3. The only requirement for AA membership is a desire to stop drinking.
  4. Each group should be autonomous except in matters affecting other groups or AA as a whole.
  5. Each group has but one primary purpose—to carry its message to the alcoholic who still suffers.
  6. An AA group ought never endorse, finance, or lend the AA name to any related facility or outside enterprise, lest problems of money, property, and prestige divert us from our primary purpose.
  7. Every AA group ought to be fully self-supporting, declining outside contributions.
  8. Alcoholics Anonymous should remain forever nonprofessional, but our service centers may employ special workers.
  9. AA, as such, ought never be organized; but we may create service boards or committees directly responsible to those they serve.
  10. Alcoholics Anonymous has no opinion on outside issues; hence the AA name ought never be drawn into public controversy.
  11. Our public relations policy is attraction rather than promotion; we need always maintain personal anonymity at the level of press, radio, and films.
  12. Anonymity is the spiritual foundation of all our Traditions, ever reminding us to place principles before personalities.

While Alcoholics Anonymous and the 12 Traditions of AA are there to help you get sober, sometimes you need help from medical professionals. Call 800-839-1686Who Answers? to discuss your treatment options and to get sober safely.

What’s The Difference Between Twelve Steps and Twelve Traditions

The AA 12 Steps have become firmly entrenched as a path toward recovery from addictions, not just to alcohol, but to drugs, and other addictions as well.

  These steps, which emphasize acknowledging the problem, seeking help, and continuing to practice healthy behaviors, are a key part of recovery programs of all kinds, and a cornerstone of recovery for over a million alcoholics worldwide.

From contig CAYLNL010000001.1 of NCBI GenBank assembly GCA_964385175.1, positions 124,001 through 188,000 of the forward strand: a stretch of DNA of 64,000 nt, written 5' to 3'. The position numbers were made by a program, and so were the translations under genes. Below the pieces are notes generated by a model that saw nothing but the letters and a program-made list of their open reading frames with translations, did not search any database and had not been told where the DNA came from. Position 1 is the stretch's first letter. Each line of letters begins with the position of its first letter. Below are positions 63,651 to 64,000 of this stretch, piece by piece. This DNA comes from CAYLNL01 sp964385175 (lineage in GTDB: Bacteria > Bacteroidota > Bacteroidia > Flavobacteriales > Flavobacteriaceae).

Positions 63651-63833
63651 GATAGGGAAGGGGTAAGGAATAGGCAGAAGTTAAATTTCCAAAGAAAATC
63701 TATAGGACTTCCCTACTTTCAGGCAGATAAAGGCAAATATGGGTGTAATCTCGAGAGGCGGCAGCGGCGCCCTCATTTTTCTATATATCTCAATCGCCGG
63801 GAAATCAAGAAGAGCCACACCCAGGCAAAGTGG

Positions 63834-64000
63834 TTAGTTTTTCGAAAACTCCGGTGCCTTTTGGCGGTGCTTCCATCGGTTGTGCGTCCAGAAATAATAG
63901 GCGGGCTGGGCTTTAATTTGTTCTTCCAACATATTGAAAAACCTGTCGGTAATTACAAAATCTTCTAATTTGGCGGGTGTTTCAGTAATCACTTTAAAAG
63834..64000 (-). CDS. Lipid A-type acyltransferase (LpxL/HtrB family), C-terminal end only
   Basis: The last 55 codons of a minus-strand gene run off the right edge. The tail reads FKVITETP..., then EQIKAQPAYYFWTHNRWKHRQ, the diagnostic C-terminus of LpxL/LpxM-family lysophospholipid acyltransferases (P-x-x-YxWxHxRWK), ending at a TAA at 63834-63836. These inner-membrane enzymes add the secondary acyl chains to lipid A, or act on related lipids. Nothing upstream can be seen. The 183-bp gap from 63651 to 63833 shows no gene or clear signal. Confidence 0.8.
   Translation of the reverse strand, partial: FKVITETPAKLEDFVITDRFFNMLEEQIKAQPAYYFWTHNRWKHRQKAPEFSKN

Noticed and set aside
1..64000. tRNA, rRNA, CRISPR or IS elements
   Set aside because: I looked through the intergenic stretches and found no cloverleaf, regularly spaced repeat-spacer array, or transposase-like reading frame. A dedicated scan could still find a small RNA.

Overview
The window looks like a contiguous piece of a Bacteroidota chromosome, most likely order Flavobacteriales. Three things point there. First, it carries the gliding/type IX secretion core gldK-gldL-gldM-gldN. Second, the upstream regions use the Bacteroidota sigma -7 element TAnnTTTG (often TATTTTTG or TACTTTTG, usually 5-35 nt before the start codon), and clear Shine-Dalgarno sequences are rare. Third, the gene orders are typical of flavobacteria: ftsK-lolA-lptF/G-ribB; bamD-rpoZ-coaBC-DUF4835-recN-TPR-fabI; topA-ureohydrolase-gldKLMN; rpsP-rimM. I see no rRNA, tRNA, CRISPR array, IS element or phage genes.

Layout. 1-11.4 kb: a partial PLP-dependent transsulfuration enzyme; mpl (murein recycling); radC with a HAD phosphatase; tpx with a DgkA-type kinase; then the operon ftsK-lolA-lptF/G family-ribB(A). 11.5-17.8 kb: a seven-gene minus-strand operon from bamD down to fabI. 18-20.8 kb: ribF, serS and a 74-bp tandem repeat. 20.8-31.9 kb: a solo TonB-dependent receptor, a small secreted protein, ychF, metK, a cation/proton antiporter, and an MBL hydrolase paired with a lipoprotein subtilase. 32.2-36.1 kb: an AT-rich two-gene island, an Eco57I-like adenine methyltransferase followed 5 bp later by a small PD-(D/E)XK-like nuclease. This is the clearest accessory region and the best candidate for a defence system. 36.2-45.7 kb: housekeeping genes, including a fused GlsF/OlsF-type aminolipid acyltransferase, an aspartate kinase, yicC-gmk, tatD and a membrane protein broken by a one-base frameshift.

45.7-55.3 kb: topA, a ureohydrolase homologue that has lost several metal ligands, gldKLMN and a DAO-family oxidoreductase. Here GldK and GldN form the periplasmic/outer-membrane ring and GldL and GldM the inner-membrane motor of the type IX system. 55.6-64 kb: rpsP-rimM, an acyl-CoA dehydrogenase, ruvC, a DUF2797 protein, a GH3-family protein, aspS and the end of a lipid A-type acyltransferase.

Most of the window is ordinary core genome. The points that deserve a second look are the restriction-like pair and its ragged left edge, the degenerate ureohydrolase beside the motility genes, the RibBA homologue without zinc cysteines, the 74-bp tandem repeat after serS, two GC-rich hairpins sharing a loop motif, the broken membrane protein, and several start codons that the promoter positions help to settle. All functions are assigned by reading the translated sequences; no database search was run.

The AA 12 Traditions, on the other hand, offer a set of spiritual and practical guidelines for governing the AA organization itself. These Traditions establish the practices that allow the organization to stay focused on its one objective: to provide a free, always available, haven for anyone who wants to stop drinking and build a new, sober life.

Main Takeaways of the 12 Traditions of AA

The 12 traditions emphasize looking to a higher power for guidance.

The 12 Traditions of AA are in some ways an extension of the original Twelve Steps, but with a more practical focus on making groups and larger chapters work—all the way to the level of AA’s World Service, the international entity that works with AA and other recovery organizations around the world. The Twelve Traditions of AA emphasize the principles below.

Individual Welfare Creates Common Good

The 12 Traditions state that every member of AA is a part of a greater whole and the welfare of the organization depends on the contributions of everyone at every level.

AA Has a Spiritual Focus

the Twelve Steps, the 12 Traditions of AA state that God is the ultimate authority, or God as the group’s conscience recognizes him to be. The AA 12 Traditions also say that the organization’s longstanding insistence on anonymity has a spiritual purpose too—it helps the organization put principles before individuals and keeps everyone on the same level.

the AA 12 Steps, the higher power or “God” that is referred to in the AA 12 Traditions isn’t of a particular religion or belief, it’s simply a spiritual higher power.

Is the AA Autonomous?